At the Centre of Excellence in Science and Mathematics Education (COESME), the focus is on inquiry-based teaching rather than rote learning. Researchers here are engaged in developing low cost interactive hands-on toys that can be used by teachers in their classroom practice.
These include simple motors, generators, experiments based on light, heat, sound and pressure. The Centre has designed an experiment using fidget spinner, one of the most popular toys this year. “The reason behind its popularity is its simplicity,” explained Ashok Rupner, Programme Manager, Science Activity Centre at the COESME.
“Due to the easy availability of this toy, we added an educational and scientific angle and converted it into electricity generator,” Rupner said.
Set up under the Ministry of Human Resource Development’s Pandit Madan Mohan Malaviya National Mission for Teachers and Training, the centre aims at improving science education and is working with both school and college level science and math teachers. The aim is to encourage students to arrive at scientific concepts themselves.
Rupner, along with Dr Apurva Barve and Dr Shanti Kalpatnapu, who are part of COESME at the Indian Institute of Science Education and Research, engage in several outreach activities aimed at making teaching and learning of science exciting and more enjoyable and effective. 300 teachers from government schools have been trained in how to make science easy, they said.
Explaining the experiment about converting a toy into an electricity generator, Rupner said that the fidget spinner is a ball-bearing gadget with a multi-lobed flat structure fixed with iron balls or disks that increase its moment of inertia.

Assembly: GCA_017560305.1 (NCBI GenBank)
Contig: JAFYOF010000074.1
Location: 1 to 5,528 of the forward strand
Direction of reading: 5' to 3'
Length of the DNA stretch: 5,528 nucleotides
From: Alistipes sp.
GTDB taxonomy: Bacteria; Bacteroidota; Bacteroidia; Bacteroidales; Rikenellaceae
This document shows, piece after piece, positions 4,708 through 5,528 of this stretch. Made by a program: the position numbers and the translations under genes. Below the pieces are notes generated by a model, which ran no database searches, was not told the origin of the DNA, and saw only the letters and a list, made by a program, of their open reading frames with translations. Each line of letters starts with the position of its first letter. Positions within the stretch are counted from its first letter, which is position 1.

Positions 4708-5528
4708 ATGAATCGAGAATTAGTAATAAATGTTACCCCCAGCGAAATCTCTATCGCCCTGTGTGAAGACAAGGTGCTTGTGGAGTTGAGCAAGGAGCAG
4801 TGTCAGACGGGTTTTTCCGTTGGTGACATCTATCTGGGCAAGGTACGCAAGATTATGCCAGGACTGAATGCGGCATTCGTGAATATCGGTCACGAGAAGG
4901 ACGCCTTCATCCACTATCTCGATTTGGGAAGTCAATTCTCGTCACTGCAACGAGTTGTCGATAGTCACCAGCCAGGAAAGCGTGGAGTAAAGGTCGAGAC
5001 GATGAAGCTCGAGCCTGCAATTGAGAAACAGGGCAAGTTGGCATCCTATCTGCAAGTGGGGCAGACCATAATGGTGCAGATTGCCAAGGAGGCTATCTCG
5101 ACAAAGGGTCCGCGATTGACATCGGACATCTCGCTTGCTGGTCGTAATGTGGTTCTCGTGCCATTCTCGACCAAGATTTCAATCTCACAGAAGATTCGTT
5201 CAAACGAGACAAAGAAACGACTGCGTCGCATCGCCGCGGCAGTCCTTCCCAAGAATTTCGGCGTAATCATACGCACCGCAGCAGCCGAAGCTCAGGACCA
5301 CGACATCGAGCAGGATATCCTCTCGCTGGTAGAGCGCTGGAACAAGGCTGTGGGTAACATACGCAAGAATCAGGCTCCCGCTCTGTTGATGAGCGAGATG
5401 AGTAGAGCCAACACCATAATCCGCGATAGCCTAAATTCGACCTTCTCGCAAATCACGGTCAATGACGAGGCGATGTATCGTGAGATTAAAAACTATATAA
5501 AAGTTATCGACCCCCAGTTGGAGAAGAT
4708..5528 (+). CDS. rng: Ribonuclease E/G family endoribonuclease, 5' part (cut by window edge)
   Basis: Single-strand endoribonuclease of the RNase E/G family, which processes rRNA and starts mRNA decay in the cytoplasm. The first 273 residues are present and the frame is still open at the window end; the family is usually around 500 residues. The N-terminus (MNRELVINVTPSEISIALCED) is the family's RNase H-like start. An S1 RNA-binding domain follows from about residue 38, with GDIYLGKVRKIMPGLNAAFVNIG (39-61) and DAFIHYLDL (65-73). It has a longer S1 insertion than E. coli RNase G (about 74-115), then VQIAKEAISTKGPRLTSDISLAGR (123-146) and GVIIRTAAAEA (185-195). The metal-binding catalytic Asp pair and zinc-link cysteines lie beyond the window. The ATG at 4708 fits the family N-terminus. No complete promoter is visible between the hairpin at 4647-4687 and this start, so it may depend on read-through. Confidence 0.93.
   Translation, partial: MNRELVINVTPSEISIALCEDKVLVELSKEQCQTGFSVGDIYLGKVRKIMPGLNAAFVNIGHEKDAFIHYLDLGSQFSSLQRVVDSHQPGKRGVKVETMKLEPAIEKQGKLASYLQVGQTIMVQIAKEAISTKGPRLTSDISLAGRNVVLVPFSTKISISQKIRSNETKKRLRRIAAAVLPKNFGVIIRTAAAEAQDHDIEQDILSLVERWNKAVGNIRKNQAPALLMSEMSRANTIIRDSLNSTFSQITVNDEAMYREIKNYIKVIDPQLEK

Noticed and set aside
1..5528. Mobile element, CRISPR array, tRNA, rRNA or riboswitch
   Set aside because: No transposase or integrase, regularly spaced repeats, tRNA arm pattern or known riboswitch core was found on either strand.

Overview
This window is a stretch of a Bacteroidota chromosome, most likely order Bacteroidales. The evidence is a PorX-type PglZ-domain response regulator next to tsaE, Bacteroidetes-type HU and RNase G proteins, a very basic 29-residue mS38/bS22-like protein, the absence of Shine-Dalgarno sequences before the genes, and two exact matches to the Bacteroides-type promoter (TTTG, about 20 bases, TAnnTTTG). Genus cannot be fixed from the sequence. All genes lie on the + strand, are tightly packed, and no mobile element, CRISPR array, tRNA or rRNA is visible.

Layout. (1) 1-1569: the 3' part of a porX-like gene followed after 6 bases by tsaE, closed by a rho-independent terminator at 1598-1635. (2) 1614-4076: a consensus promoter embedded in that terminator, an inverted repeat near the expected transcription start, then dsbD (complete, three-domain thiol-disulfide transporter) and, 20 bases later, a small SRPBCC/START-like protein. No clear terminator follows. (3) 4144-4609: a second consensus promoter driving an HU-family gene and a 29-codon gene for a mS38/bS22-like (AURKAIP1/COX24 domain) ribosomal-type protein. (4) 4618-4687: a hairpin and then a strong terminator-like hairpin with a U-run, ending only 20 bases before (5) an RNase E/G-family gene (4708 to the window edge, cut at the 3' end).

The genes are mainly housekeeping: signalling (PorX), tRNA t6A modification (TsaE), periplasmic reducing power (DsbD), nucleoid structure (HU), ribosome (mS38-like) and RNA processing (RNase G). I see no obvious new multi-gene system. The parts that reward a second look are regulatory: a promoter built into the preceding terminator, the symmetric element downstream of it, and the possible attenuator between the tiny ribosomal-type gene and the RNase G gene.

To play, one holds at the centre and pushes the arms so that they spin very fast. As there is very little friction, the arms spin for a very long time and children do many tricks like balancing it on their fingertips, throwing it in the air and catching it while it is spinning.
To design this generator, researchers used two strong magnets, a thin insulated copper wire and an LED along with a fidget spinner. “By winding the copper wire on a central cylindrical pipe, we make a coil and attach a small LED light to it. Strong magnets are fixed on to the arms of the spinner. When the coil is placed under the strong magnet at a small distance and it is spun very fast, electricity is generated, which lights the LED. This is a very simple demonstration of Faraday’s Law, which can be easily understood by the students,” Rupner said.
“With the use of these simple gadgets, we can demonstrate experiments based on light, heat, sound and pressure, among many other things,” Rupner added. COESME is also conducting workshops to train teachers with these tools to help develop students’ analytical skills and problem-solving abilities.
A series of workshops for college teachers from all over India is currently underway at various locations in the country, in collaboration with the Department of Biotechnology and the Newton Bhabha Fund (British Council). So far, over 700 teachers nation-wide have participated in these workshops, Rupner added.